· the proposed AMPG two tiered voting structure would also "self manage" the perceived need for north and south regional representation on the board of the new corporation with the large population of smaller producers in the south dominating the ‘one-man, one-vote’ register and northern producers with greater herd sizes (and hence greater levy payments) dominating the register based on the amount of levies paid;
Previous Reform Forums
In 2004 over a 1,200 cattle producers attended a Beef Industry Forum in Roma convened by the ABA and JR McDonald from Bindaree Beef to discuss the industry issues then facing the cattle industry and in 2010 over 1,000 cattle producers attended another rally convened by JR McDonald from Bindaree Beef at Armidale in Northern NSW which was followed by the highly successful rally held by Graeme Acton and the United Beef Group at Paradise Lagoon, Rockhampton in July 2010 which was attended by over 500 Northern Cattle Producers.
It is common ground that the cattle industry is now in a much worse state than it was in either 2004 or 2010 with real cattle prices having fallen by over 40% in the last decade despite the $2 billion that has been spent by the MLA since its inception in 1998.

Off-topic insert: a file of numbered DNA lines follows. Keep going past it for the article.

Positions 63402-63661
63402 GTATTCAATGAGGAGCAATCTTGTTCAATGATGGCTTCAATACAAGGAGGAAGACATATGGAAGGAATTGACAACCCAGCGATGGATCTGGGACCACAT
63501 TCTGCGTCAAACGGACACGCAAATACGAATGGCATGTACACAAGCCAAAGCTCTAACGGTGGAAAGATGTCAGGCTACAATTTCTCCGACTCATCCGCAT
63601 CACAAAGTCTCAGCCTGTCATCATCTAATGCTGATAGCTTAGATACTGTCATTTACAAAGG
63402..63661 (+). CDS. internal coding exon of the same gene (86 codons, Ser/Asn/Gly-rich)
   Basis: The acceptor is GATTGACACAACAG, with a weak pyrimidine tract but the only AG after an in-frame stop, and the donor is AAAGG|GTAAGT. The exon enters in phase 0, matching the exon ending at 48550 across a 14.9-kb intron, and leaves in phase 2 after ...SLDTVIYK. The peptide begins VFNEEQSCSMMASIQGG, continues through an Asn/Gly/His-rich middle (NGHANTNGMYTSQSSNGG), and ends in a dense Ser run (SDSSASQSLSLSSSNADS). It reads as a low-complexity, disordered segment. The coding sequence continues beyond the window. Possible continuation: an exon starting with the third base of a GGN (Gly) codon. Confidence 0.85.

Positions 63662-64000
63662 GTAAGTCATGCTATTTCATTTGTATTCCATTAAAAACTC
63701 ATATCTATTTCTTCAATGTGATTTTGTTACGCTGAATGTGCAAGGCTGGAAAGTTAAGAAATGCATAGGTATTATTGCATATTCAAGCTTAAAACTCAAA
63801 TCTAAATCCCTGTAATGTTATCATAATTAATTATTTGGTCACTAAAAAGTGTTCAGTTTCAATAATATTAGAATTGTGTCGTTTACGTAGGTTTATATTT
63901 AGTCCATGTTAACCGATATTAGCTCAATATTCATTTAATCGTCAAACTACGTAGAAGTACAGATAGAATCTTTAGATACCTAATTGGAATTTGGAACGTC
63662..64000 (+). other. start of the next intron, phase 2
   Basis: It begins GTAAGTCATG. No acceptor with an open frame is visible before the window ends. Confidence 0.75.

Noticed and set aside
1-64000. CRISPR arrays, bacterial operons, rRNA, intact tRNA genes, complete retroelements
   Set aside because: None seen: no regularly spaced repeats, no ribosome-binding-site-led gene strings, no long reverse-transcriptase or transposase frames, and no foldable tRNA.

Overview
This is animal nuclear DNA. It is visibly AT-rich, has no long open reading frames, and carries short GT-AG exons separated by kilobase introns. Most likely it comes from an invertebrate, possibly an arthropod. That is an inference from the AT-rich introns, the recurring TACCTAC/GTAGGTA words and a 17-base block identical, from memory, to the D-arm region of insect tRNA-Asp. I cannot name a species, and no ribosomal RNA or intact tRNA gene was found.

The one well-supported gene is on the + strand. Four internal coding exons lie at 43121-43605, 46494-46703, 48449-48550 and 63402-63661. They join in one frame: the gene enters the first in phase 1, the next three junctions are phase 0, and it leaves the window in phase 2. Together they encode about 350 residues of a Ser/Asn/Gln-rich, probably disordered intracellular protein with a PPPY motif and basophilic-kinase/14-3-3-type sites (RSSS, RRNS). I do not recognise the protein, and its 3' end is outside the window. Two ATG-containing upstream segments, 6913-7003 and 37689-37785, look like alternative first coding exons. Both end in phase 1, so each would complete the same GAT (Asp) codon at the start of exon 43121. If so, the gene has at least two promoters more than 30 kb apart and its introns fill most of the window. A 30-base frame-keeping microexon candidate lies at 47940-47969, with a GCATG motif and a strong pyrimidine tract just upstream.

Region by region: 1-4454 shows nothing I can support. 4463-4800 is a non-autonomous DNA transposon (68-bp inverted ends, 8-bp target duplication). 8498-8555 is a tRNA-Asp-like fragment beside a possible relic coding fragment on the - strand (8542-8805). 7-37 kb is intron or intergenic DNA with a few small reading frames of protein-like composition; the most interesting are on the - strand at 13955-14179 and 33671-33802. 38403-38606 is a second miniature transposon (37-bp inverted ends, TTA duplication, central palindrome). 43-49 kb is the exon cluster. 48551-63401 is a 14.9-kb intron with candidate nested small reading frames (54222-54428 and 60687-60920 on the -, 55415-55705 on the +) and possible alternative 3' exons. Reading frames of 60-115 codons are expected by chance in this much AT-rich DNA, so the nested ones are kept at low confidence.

Nine years have now passed since the first 2004 Industry Restructure Forum at Roma and three years have passed since the Beef’s New Direction Forums in Armidale and Rockhampton in 2010 and despite the assurances from the CCA and MLA that levy payers money was being well spent and CCA and MLA’s patronising predictions of a bright cattle industry future under their stewardship, the cattle industry is now suffering its worst crisis since the 1970s.
Cattle Producers Attendance at the Roma Beef – The Future Forum on 10 July 2013
Every levy payer who attended the Roma Forum in 2004 and the Armidale and Rockhampton Forums in 2010 and anyone else who is concerned about the future of the cattle industry and the reforms that need to be put into place to meet the needs of the cattle industry in the next decade should make sure they attend the ABA’s Beef-the Future Forum in Roma on 10 July 2013 so that they can have their say.
ABA’s 10 July 2013 Roma Beef-the Future Forum could prove to be a ground breaking meeting that sets the foundation for the immediate future of the cattle industry.